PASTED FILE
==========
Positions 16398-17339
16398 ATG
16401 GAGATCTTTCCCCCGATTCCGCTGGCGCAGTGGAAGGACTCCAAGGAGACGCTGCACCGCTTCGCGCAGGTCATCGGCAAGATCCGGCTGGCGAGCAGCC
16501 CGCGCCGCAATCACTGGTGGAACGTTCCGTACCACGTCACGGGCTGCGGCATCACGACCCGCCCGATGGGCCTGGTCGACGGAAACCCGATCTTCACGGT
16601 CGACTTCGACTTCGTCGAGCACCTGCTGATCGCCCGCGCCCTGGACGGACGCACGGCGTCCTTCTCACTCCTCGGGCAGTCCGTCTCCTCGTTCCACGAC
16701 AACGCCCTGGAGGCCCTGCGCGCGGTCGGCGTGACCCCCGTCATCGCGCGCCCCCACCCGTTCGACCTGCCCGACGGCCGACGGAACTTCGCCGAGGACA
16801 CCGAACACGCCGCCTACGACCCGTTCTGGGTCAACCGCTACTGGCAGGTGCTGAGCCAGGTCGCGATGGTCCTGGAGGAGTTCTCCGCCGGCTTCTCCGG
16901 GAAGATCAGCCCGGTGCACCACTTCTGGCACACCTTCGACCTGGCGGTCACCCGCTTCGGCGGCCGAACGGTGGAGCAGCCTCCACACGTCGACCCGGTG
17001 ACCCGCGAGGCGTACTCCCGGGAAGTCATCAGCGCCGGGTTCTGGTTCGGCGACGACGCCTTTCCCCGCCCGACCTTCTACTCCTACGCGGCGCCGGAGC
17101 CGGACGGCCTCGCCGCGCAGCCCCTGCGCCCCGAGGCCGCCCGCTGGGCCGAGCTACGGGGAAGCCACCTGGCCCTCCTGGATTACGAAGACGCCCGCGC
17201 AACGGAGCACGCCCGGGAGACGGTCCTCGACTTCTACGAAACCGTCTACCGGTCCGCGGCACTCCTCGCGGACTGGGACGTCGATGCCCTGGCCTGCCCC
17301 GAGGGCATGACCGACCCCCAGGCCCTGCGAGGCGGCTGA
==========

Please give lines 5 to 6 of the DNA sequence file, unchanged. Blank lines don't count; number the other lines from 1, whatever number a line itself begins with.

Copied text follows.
16601 CGACTTCGACTTCGTCGAGCACCTGCTGATCGCCCGCGCCCTGGACGGACGCACGGCGTCCTTCTCACTCCTCGGGCAGTCCGTCTCCTCGTTCCACGAC
16701 AACGCCCTGGAGGCCCTGCGCGCGGTCGGCGTGACCCCCGTCATCGCGCGCCCCCACCCGTTCGACCTGCCCGACGGCCGACGGAACTTCGCCGAGGACA